Who we are
Article 44 of the Italian Constitution, which went into effect on the 1st of January 1948, deals with rational land use and land reclamation, making mention of the mountains. The second section reads: The Law makes provisions for mountain zones. These provisions are initially outlined in "Law 1102". This law implements the policy governing mountain areas and revolves around the Mountain District. This territorial governing body draws up and implements plans, using them as an instrument for economic and social development of the mountain areas. The fundamental features of the new law on mountain communities — Law no. 1102/71 — can be summarized as follows:
Institutional organization of mountain communities establishing a new agency for public rights: the Mountain District.
- Economic and social development of mountain territories following precise multi-year plans.
- The Mountain District is at the hub of all activity as it has the authority for urban planning and can also have Regional and Municipal authority and hold State financing.
- Law 1102/71 was the first regional framework law as it empowered the Regions to i) delimit zones where Mountain Districts could be established, ii) dictate the standards governing the laws, district bodies and other organizations working within the territory, iii) establish the criteria and iv) earmark funding for the development plans.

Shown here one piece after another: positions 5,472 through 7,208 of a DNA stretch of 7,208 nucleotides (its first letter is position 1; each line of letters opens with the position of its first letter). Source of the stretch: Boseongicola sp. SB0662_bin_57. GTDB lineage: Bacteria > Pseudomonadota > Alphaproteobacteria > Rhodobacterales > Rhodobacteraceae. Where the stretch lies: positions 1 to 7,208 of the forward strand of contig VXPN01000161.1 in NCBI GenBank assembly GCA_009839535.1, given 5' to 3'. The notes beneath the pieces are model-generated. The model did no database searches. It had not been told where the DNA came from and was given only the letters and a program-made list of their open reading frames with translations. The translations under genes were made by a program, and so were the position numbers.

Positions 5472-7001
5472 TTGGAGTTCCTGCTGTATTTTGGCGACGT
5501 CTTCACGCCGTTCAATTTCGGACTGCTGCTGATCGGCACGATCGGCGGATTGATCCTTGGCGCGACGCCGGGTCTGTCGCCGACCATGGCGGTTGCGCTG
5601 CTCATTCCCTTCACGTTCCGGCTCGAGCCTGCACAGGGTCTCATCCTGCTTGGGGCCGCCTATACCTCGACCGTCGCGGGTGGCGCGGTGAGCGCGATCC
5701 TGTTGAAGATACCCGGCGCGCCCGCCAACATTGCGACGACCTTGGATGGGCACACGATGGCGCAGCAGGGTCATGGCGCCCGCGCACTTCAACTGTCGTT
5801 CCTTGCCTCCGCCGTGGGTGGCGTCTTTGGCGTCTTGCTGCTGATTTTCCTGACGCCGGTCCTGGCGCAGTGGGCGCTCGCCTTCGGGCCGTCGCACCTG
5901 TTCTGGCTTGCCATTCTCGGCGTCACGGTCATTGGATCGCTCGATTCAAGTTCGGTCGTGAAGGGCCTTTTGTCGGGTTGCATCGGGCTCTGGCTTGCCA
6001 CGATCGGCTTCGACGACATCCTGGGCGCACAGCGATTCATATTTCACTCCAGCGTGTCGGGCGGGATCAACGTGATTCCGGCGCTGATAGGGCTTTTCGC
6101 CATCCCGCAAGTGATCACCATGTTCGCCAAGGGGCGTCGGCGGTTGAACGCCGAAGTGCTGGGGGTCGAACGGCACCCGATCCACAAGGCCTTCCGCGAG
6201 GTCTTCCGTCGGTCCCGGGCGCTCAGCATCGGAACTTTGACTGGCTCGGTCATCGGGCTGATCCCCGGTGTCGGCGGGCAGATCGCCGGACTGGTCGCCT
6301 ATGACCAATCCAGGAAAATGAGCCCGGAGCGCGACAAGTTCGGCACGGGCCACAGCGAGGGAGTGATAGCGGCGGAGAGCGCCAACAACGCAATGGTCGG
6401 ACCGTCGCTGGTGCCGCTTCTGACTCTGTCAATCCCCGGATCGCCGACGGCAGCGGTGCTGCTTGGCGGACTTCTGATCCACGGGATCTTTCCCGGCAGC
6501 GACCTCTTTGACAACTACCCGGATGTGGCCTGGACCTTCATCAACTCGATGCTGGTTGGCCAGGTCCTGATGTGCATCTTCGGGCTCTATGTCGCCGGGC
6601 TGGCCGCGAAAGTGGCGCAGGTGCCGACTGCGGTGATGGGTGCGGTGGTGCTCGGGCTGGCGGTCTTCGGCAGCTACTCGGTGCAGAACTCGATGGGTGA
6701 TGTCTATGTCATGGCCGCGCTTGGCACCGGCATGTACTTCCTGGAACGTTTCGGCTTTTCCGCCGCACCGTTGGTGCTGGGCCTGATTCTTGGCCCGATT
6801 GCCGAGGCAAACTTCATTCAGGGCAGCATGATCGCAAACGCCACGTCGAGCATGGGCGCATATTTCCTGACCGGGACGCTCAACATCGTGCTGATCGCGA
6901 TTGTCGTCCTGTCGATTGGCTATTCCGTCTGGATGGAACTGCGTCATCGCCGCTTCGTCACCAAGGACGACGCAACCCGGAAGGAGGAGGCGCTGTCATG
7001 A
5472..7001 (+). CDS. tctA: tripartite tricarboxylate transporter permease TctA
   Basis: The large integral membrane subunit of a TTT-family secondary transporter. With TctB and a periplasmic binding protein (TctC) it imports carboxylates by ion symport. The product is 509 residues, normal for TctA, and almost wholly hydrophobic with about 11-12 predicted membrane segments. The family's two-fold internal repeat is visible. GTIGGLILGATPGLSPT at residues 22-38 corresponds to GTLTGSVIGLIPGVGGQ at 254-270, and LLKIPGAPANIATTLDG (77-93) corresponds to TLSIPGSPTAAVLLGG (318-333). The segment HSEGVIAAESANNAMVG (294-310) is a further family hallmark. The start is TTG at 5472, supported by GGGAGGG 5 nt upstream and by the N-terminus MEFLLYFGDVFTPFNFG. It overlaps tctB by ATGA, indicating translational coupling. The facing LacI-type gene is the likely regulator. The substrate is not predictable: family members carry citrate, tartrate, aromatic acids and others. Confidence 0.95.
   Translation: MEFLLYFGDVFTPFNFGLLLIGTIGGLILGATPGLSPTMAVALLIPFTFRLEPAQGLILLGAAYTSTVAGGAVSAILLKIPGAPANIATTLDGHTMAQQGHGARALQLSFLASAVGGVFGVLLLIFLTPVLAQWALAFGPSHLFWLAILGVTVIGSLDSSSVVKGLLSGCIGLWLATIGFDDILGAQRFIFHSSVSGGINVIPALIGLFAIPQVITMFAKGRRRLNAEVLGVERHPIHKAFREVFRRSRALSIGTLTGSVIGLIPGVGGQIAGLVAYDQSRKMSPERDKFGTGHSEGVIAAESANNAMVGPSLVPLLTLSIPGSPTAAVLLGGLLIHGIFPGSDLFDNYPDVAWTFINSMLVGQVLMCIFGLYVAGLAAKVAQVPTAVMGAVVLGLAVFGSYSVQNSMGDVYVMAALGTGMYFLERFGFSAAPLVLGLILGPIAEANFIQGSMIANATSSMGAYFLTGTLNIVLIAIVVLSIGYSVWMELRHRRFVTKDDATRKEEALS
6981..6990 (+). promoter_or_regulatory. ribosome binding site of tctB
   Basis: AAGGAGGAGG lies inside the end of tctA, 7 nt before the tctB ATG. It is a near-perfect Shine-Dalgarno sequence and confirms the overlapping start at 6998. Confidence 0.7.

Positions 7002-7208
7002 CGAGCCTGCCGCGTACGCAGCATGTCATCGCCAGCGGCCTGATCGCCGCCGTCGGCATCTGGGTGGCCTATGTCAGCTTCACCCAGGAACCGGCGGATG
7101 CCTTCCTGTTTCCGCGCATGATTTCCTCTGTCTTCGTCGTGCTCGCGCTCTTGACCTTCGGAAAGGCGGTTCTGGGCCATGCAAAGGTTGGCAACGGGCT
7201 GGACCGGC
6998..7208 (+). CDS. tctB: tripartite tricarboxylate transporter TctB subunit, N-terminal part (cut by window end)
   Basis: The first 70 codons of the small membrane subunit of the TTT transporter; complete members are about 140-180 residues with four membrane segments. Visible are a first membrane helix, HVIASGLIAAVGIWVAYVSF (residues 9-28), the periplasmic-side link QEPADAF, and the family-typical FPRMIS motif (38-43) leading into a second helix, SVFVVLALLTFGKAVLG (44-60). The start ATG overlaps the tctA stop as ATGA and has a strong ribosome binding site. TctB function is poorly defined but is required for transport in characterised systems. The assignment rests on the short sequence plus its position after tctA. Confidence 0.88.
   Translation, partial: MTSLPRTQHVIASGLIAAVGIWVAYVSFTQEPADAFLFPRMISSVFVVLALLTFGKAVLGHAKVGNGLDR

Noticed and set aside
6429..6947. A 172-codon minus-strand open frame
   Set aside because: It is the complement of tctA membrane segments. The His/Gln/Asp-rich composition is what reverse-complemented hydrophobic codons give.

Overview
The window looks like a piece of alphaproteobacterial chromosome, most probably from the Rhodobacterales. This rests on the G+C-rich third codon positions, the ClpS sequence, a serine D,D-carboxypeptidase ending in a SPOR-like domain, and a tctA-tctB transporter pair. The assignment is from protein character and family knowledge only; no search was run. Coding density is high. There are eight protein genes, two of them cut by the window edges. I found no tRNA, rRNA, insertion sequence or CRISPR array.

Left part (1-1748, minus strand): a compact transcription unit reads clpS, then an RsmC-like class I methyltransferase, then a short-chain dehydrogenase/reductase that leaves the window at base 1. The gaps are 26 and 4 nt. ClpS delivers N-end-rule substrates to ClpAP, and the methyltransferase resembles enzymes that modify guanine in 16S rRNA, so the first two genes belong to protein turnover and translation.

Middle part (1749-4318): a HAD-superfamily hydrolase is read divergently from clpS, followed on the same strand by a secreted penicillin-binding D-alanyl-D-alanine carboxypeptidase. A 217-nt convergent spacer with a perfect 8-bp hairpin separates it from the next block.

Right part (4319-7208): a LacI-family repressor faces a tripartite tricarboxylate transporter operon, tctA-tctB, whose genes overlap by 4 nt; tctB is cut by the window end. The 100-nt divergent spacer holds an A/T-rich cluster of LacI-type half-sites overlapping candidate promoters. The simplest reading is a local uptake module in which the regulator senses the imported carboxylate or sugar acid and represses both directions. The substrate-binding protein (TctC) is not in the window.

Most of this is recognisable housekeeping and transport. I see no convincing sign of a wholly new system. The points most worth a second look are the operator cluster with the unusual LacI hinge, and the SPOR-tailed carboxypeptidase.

The Regions implemented law 1102/71, passing a series of regional laws to set up Mountain Districts, the first approved on 28th July 1972 by the regions of Puglia and Umbria. The Lazio Region passed Regional Law 16 in 1973 and modified it with Regional Law no. 9 in 1999. Except in a very few cases, the individual Mountain Districts were drawn out to incorporate areas with uniform territorial features and socio-cultural similarities. On 31st January 1994, with National Law no. 97, new arrangements were established for mountain zones. The first section of this law solemnly assigned the primary role for safeguarding and upgrading mountain zones to the Regions and Local Bodies — including the Mountain Districts. All those organic actions directed at global development by safeguarding and upgrading the environmental quality and potential of the mountain habitats fall under special intervention for mountain areas. The actions involve the following aspects:
- Territorial aspects: developing formulas to protect environmental resources and that take into account both their value and the pressing demands of the resident populations, with particular reference to the development of systems of transport and local road networks.
- Economic aspects: to develop economic enterprises in those mountain territories considered disadvantaged.
- Social aspects: even by guaranteeing adequate services for the general population.
- Cultural aspects: related to local traditions.